Rather than having a few armour sets and weapons with important backstories and unique abilities and stats, Nioh throws swords, guns, bows, trousers and hats at you as if it’s trying to make up for a lifetime of missed birthdays and Christmases. Every enemy is a potential giftbox just waiting to be cracked open and I quickly became intimidated by the sheer quantity of stuff clogging up my inventory.


Fortunately, it’s easy to sort, however you might want to sort it. Just want to go with whatever has the highest ratings? Nioh lets you do that. Want to pick a certain type of weapon? Sure thing. Interested in ranking by rareness? OK.

I ended up hoovering up a lot of rubbish, sometimes really snazzy-looking rubbish, as I carved my way through Nioh’s monstrosities, but the initial feeling of being overwhelmed soon passed and I settled into a rhythm. And that’s Nioh’s great strength, that sense of rhythm. It’s most obvious in the excellent combat system, which is fast, flowing and demanding, but it’s also noticeable in the sense of progression and inventory management. In among the stacks of low-level junk dropping out of enemies, there are rich veins of quality. Whether it’s a particularly fine piece of armour, either completing a look you’ve been refining for a couple of hours, or a particularly excellent example of a weapon type you’ve never spent much time with, the loot system is designed to prompt changes in playstyle.

And it’s the combat, which is Nioh’s core, that shows how flexible your character can be. He always looks a bit like Geralt playing dress-up in a new world of horrors, but you can make him your own.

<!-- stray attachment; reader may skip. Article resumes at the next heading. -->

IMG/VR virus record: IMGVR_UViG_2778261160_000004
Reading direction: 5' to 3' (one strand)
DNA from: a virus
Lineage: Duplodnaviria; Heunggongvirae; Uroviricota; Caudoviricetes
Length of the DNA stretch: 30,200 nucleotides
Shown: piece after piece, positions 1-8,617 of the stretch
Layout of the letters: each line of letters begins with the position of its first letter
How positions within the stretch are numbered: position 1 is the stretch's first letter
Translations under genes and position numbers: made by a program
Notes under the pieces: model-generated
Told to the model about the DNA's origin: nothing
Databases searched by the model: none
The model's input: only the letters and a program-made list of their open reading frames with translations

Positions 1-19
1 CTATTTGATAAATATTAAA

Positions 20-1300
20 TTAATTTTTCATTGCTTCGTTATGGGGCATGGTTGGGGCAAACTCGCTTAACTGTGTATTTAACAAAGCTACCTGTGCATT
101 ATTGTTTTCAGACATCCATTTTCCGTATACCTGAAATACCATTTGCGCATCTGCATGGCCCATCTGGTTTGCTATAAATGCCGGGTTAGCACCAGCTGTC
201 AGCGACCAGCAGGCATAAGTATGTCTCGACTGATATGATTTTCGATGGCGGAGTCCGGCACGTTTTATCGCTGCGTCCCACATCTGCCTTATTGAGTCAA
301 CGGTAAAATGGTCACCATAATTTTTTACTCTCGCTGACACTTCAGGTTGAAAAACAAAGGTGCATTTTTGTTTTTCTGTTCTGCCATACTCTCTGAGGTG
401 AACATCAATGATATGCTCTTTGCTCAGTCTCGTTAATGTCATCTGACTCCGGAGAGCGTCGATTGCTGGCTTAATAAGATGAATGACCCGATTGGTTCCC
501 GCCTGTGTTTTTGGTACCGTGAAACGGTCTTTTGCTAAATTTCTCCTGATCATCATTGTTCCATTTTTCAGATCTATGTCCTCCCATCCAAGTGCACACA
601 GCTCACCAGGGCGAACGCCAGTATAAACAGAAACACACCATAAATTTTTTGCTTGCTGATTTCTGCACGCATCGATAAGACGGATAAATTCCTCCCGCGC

A few hours in, I was confidently switching between stances and weapons. In one fight, I’d begin with a lumbering set of heavy smashes and swings using a legendary odachi, and finish with rapid flurries of stabs, kicks and dives delivered with a small but swift katana. Every fight has a tactical element, whether you’re luring a soldier into a narrow path or toward a cliff edge, or feinting and pirouetting between spheres of corruption, purifying them to recharge your stamina and weaken your opponents.


Many demons can leave their mark on the world, creating temporary localised dead zones that prevent your skills from recharging. To counter them, you push the right button at just the right time, making most encounters reliant on a combination of positioning, timing and planning. It’s exhilarating, rewarding skill and reflexes rather than simply relying on equipment levels, and I can’t think of a combat system I’ve enjoyed more in any RPG.